Lloyds hire and fire: What does it mean for UK IT?

The banking industry is questioned about legacy IT, offshoring and retraining

Last week Lloyds Banking Group (LBG) announced that it would be making nearly 1,000 employees redundant in its latest round of restructuring: one quarter of these in the IT department.

Following its acquisition of Halifax Bank of Scotland (HBOS) in 2008, Lloyds has been steadily reducing IT staff numbers for years. Most recently, the bank cut 640 staff in 2016 and almost 2,000 last year, in addition to the 250 it has just announced.

Lloyds is somewhat mitigating the loss by taking on 150 new staff, for a net reduction of 98 IT roles. “These changes are being driven by advances in the technology we use to ensure we respond to our customers’ needs in a fast and efficient way,” it said in a statement released at the time – the thinking behind this is that they are looking to bring new skills into the business.

“We are moving away from traditional waterfall development and the frameworks that support that culture, to agile, cloud-based continuous development,” said Rory Alsop, head of information security oversight at RBS and University Liaison contact for ISACA Scottish Chapter.

He continued: “So certainly some of the move is to gain developers already skilled in the newer ways of working – that’s possibly quicker than retraining, and does have some cultural advantages – but it loses experience from an organisation.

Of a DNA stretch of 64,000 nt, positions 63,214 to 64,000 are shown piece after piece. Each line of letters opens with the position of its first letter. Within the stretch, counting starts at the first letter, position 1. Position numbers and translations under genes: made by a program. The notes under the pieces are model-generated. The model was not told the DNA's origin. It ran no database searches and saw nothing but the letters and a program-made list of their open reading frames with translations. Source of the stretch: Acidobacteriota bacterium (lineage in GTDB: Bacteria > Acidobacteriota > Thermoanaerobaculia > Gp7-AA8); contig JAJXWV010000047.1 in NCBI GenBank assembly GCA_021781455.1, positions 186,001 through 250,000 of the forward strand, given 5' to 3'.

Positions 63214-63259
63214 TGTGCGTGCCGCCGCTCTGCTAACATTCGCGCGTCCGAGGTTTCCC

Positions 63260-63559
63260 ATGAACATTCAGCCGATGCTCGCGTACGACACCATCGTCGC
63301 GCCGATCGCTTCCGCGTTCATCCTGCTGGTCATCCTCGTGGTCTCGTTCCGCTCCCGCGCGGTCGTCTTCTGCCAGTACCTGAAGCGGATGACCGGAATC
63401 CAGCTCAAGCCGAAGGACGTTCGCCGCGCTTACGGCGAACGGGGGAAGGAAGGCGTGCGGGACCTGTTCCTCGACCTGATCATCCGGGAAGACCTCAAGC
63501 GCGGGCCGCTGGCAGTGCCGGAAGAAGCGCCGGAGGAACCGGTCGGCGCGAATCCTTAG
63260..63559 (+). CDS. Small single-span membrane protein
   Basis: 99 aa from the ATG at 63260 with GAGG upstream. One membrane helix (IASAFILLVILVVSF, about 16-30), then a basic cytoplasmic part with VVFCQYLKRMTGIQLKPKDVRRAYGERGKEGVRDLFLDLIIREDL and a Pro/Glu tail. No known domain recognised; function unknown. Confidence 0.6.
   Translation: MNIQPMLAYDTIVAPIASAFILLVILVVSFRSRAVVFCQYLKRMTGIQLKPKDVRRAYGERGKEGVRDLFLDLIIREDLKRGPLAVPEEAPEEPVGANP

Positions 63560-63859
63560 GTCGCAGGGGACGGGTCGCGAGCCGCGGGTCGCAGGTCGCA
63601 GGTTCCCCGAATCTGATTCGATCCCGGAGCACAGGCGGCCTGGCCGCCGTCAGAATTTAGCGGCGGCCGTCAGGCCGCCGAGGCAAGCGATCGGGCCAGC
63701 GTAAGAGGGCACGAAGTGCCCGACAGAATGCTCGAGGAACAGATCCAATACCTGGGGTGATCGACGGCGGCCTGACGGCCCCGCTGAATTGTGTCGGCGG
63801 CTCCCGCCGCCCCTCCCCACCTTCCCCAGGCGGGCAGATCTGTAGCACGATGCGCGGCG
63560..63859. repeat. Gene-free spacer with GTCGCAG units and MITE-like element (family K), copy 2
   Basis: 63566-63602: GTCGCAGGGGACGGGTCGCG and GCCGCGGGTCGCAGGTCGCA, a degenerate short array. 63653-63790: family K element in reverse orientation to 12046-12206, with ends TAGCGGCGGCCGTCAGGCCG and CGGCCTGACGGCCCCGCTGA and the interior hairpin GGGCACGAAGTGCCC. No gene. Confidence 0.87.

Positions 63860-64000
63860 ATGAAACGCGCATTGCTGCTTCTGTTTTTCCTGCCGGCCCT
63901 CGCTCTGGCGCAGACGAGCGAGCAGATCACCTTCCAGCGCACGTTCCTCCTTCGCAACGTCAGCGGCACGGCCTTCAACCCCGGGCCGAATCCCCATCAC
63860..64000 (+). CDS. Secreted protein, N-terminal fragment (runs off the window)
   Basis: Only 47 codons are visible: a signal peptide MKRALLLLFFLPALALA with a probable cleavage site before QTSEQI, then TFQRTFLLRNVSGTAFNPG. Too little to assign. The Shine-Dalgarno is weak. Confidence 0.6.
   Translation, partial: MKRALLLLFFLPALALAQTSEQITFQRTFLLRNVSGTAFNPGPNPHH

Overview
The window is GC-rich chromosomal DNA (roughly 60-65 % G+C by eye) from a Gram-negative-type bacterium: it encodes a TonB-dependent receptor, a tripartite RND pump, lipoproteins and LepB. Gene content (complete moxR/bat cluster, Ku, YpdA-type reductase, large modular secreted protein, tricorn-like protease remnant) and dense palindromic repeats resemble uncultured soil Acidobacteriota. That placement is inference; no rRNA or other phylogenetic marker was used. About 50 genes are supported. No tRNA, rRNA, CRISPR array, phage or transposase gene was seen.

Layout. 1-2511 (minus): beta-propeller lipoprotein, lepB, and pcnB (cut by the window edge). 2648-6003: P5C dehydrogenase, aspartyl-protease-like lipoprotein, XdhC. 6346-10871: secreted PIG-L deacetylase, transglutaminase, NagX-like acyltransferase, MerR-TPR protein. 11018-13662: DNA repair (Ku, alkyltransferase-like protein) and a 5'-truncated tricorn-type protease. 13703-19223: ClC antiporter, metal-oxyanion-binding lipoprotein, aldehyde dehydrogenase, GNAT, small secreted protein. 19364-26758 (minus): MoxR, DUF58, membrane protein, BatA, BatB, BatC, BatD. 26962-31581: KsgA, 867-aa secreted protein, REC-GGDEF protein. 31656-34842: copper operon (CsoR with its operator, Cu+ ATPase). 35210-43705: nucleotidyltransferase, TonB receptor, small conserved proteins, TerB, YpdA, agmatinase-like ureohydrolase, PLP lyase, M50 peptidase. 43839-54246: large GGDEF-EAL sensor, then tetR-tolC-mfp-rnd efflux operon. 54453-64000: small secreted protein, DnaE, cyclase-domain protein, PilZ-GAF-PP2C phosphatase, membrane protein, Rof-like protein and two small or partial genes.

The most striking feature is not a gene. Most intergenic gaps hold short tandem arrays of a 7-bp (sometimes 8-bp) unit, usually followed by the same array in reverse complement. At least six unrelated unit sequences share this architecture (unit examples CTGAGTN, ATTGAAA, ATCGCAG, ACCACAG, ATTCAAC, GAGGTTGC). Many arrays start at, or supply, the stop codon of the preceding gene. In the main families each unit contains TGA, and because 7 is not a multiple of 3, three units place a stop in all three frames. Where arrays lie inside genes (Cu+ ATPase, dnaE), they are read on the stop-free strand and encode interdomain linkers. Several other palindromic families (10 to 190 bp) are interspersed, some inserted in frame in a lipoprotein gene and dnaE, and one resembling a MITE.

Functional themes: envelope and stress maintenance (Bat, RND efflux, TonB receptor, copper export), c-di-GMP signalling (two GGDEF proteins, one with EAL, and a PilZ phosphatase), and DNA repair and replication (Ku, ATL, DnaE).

“The slightly cynical view is that sometimes it’s just a cost-saving exercise – but I would say more that it’s really driven by this move towards cloud and rapid deployment and agile. It’s a different set of disciplines.”

With the advancements in mobile technology enabling consumers to bypass financial institutions entirely, the high street bank is undergoing a huge change and the sector is also being disrupted by new institutions that have built themselves for the modern age, without the technical debt that haunts rivals.

Greg Hawkins, chief technology officer of Starling Bank, one of the new breed of disruptive mobile-only banks, said the following about the wider sector:

“We’ve seen several incumbent banks changing their approaches over the last few years, as they struggle through agile adoption and trying to make themselves effective and deliver at a modern pace. They are all struggling with legacy architectures, legacy hardware, legacy methodology – and ultimately organisations that are quite set in their ways.

“There’s a risk any time that you fire anyone that some of your intellectual capital goes with them – and I think in making that decision that people have to evaluate that risk,” he added, agreeing with Alsop.

More than a lack of skills, Hawkins believes that it is a lack of agility that holds large firms back: “Many people who’ve worked in large organisations often have this feeling of wading through treacle in order to get things done…

“One of our major advantages is that we’re not grinding our way through an agile transformation. We skipped all those phases of our lifecycle, and we can just do great technology with a small group of very talented individuals that we try and remove the roadblocks from.”

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